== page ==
As things now stand, Clinton cannot possibly get more delegates than Obama, but she could conceivably win the overall popular vote. Yikes. Under these conditions, Clinton could pressure the super-delegates to vote for her as the party's choice, no matter where the delegate count ends up.
Talk about math wars: Sen. Hillary Clinton, flush with her 200,000-vote win in the Pennsylvania primary, is suggesting that the popular vote should settle the presidential nomination.

But that plan, aimed at swaying the superdelegates to the Democratic convention this summer, is built on[Hillary Clinton] some shaky calculations -- or may depend improbably on Puerto Rico, a U.S. territory that can't vote for president.

Within hours of the Pennsylvania victory, the Clinton campaign announced that "more people have voted for Hillary than any other candidate," a claim that was widely thought to be aimed at the party honchos who will break the impasse between Sen. Clinton and rival Barack Obama.

Sen. Obama could easily erase any current popular-vote gap on May 6 when the largest prizes outstanding -- Indiana and North Carolina -- hold their primaries. Most polls put him well ahead of Sen. Clinton in North Carolina, which has 2.6 million Democrats and an additional 1.2 million independents. Polls also show Sen. Obama with a small advantage in Indiana, whose 4.3 million registered voters aren't specifically barred from crossing party lines to cast ballots.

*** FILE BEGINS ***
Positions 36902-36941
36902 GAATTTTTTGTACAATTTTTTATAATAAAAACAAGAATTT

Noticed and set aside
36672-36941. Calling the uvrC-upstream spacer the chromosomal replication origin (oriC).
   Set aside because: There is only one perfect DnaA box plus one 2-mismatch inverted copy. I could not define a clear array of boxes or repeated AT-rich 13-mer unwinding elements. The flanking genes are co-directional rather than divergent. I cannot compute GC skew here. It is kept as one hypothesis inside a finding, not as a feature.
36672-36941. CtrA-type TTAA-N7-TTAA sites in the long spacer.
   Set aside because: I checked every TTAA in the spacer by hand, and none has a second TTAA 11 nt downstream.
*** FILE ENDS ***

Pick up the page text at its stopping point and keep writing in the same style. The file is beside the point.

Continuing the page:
How has she gotten back into a race that she seemed destined to lose prior to the PA debate? She listened to Bubba and went negative.
Mr. Clinton has become something of a strategist-in-chief in recent weeks. He has been pushing for harder and sharper attacks on Sen. Obama. While she has jabbed her opponent over his "elitist" tone and controversial statements by his former pastor, Mr. Clinton delivers his own slams on the stump, calling Obama ads misleading.

The former president says he's in uncharted territory. "Being the spouse is more difficult than when I was the candidate," he says in a brief interview. "When you're running, you're out there driving every day. But when you're the spouse, you feel more protective. It's much harder."

Mr. Clinton has placed several of his own aides at headquarters, including his former lawyer and a bevy of strategists. Known as a bad loser, Mr. Clinton privately buttresses his wife's drive to push on, telling her, according to aides: "We're not quitters."

This may work in the short term, but in the longer scheme of things it's going to divide the party.
His role has come at a cost -- to morale among some campaign staff, relations inside the Democratic Party and with African-American leaders, and in the view of some, his own legacy. He has lost considerable credibility with many party leaders, who, as "superdelegates" to the party convention, will be crucial in determining who is the Democratic presidential nominee.